How to Expose Azure Databricks to SAP on the Fly?

Expert Advice Data lakes-1
Expert Advice Data lakes-1-1

When dealing with a very large amount of data, like Sales history from a couple of years, it might be beneficial to offload the SAP HANA with Cloud infrastructure for the sake of savings, both in terms of storage and computing resources.

There are many ways to transfer SAP HANA data with the data archiving process. The recommended options are to either utilize SAP ILM Store or SAP IQ database to organize a data offload. Another option is to take advantage of the Azure platform and its cost-effective storage.

Besides the aspect of archiving the SAP data in the dedicated layer, there are additional benefits of having the data in the Azure environment. Azure allows us to perform a comprehensive set of transformations of the data, as well as effectively expose the results back to SAP HANA.

The sample scenario makes use of the Azure BLOB storage and Azure Databricks to calculate Forecasts on a large set of historical data and exposes it in a ready-to-consume format, back to SAP HANA via ODBC.

 

 

The input data is stored in a CSV file with over 1 billion rows. Ingesting it into Databricks and storing it as a table results in 11.2 GB of storage space. It’s worth mentioning that Databricks gives flexibility of the supported file format – except for CSV, it can be parquet or many others. However, the CSV data file on Azure BLOB is a good, universal scenario.

The Sales forecast calculations were performed in Databricks using DataFrames and SQL. The source data was a minimal set of columns of Sales history, organized by Customer, Geography, Product, and Date. We wanted to calculate a Forecast for each Customer, Geography, Product, and Day combination for the next year.

Our forecasting method was straightforward, based on the weighted sum of values from the past 5 years. The weights were defined in a way that: the weight is higher for recent years and decreases for previous year.

The weights were incorporated into the data by creating a temporary view. The last step of the process was a simple sum over the years, achieved by grouping by month and days, and the dimension keys.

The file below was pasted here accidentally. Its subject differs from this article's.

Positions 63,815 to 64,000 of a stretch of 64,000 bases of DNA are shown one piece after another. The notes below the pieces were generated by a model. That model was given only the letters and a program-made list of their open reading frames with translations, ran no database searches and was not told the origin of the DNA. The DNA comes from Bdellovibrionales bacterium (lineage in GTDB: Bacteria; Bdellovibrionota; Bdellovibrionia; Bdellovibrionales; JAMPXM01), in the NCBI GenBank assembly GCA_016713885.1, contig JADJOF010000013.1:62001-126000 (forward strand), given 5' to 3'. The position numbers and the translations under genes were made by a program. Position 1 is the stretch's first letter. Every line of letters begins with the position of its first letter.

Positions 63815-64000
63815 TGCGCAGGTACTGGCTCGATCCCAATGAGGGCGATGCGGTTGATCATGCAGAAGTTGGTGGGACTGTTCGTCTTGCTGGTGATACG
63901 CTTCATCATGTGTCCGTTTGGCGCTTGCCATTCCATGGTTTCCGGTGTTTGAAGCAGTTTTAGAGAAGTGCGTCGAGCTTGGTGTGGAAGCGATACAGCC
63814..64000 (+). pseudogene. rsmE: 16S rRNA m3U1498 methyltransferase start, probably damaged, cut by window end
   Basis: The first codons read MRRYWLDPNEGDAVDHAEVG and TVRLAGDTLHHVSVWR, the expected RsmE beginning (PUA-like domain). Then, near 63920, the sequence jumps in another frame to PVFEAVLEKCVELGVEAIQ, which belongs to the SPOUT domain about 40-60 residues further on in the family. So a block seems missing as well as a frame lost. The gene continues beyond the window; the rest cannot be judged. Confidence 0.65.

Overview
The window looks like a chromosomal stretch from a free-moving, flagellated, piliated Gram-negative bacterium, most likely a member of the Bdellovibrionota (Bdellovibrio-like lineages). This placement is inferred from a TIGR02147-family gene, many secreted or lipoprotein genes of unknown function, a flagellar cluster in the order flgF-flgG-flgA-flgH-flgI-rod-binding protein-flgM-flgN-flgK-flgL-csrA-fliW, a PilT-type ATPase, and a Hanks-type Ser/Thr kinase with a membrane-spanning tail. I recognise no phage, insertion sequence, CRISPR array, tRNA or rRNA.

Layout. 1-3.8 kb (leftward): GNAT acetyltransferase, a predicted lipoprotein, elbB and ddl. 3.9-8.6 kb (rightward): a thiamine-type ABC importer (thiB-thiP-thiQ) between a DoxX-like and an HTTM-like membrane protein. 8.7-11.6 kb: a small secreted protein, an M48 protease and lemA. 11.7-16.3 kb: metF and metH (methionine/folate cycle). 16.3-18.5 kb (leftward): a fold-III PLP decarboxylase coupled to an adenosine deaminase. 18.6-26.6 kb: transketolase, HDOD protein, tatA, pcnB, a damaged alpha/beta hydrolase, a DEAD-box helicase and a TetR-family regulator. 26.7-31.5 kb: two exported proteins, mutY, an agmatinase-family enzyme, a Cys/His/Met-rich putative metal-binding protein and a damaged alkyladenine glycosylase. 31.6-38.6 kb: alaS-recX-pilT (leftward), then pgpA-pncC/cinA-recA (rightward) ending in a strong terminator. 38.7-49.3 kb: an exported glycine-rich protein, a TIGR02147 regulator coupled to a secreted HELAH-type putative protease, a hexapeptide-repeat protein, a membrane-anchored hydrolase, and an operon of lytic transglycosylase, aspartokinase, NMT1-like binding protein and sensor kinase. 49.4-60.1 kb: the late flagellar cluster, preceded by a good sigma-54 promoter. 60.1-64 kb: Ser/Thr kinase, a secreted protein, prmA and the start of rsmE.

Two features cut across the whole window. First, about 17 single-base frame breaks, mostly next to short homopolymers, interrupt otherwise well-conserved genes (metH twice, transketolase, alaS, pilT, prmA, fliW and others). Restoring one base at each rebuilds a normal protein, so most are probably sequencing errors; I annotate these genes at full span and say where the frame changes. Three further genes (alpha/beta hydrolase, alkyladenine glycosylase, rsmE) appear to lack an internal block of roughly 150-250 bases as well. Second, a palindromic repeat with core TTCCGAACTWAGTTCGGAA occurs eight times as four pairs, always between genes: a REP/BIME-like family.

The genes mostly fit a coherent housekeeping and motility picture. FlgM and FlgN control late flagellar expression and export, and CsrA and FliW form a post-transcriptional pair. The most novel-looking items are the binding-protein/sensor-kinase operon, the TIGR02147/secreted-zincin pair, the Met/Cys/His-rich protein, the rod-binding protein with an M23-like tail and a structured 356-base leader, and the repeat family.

Calculating the forecasts on 1 billion rows took roughly 25 minutes and resulted in about 66 million rows. The output dataset, stored as a Spark table, was used for the live connection from SAP HANA.

To access the external system from SAP HANA perspective, we needed to create the Remote Source System via Smart Data Access (SDA). The only prerequisite for such integration is to install the ODBC driver and provide the details of Databricks cluster to the SAP HDB server. Once the connection to the remote system is established, we can create a Virtual Table pointing to the Databricks table, further consumed by the Calculation View.

As a result, the SAP BW/4HANA data model can consume data coming from Databricks and all other SAP HANA tables.

 

 

Running three different aggregation queries on the dataset, using a small, one-worker cluster, took respectively 23, 89, and 11 seconds. This performance may seem unsatisfactory, as today’s users are accustomed to sub-second query responses. However, our scenario was to achieve the lowest possible infrastructure cost.

The Azure cluster used, with one DS3v2 worker costs $0.69 USD per hour. It totals to $504.80 USD per month. The cluster can be easily turned off when not needed or shared among multiple processes, further lowering the costs per process. We also verified that scaling up the Databricks cluster to some limits improves query performance. Scaling up on the fly can be achieved by using a higher number of worker nodes; but using larger and more powerful workers from the start is also a good option.